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Saturday, February 8, 2014

THE ROAD TO GLORY (1936)

You don’t expect a big WWI film from a pantheon director like Howard Hawks to go missing. At least, not without good reason . . . like maybe it’s a stinker. Turns out, this is no stinker, but it does have plenty of reasons to have gone missing. Apparently, Darryl Zanuck @ 20th/Fox got Stateside distribution/remake rights to Raymond Bernard’s French WWI epic, WOODEN CROSSES/’31*, but mainly for it’s striking war footage. Enter Howard Hawks, charged with finding a story to match the cannibalized action stuff. Obviously, the general idea of men funneled to the front stayed in place, along with a magnificent set piece about the Germans laying a mine by tunneling under the French trenches. But the basic plot elements were pinched from two earlier Hawks war films: THE DAWN PATROL/’30 (flight commander must send waves of replacement off to die) and TODAY WE LIVE/’33 (girl makes rivals out of two war buds). It’s a handsome production, well structured and excitingly paced, even without any background music till the (literal) melodramatic finale. Yet the thing just sits there, refusing to come to life. Love interest June Lang is part of the problem, a sad-eyed nurse who likes Warner Baxter’s Captain, but loves Fredric March’s Lieutenant, she barely registers. But it’d still work if only the men in the case, Baxter & March (both excellent in their way), got their ‘bromance’ off the ground. The classic Hawks love story between two men (the phrase is his) always carried a homoerotic tinge. It’s perfectly balanced between John Wayne & Monty Clift in RED RIVER/’48; uncomfortably overheated between Dewey Martin & Kirk Douglas in THE BIG SKY/’52; and just plain missing between Baxter & March on this one. Only Gregory Ratoff, as the pipe-smoking Sergeant, captures the distinctive Hawksian tone . . . and he’s the comic relief!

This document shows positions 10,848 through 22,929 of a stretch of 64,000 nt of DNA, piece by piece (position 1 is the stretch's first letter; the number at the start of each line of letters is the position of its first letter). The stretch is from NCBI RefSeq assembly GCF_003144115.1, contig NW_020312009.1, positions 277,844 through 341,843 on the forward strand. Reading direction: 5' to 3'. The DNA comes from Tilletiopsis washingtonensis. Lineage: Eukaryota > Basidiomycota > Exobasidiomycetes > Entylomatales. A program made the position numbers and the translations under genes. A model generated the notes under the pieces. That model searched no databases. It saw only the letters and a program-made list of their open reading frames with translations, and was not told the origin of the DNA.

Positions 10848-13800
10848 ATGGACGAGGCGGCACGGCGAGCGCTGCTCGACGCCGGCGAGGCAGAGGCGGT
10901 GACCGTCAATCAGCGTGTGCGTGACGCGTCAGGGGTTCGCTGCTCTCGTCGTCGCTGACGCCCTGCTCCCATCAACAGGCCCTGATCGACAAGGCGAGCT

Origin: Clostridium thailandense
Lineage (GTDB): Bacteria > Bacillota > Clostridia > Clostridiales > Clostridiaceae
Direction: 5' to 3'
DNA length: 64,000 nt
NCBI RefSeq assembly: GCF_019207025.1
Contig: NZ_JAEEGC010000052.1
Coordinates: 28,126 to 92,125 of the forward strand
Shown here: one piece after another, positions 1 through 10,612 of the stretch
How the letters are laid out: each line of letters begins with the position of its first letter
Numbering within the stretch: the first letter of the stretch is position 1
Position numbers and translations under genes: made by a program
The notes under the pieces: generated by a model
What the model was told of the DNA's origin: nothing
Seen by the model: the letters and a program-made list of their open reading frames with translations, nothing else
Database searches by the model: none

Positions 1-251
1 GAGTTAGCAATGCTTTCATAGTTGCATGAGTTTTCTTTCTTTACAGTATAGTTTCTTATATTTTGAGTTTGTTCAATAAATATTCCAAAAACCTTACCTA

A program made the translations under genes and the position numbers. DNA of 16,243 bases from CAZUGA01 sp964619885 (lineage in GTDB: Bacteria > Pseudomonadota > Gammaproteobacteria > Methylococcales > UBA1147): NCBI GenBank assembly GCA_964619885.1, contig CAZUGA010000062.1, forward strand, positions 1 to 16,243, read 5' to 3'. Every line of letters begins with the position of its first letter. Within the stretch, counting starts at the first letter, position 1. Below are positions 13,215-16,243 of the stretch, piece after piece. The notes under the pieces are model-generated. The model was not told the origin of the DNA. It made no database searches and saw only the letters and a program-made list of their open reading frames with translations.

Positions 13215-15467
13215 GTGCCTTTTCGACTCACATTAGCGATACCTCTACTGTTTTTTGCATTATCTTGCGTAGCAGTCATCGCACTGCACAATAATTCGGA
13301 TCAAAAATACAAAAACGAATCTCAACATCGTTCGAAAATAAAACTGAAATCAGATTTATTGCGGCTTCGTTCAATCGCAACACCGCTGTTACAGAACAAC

DOUBLE-BILL: *Raymond Bernard is known Stateside largely for his 5-hour LES MISÉRABLES/’33, but WOODEN CROSSES/’31 is the better work. Both are out on Criterion DVD.

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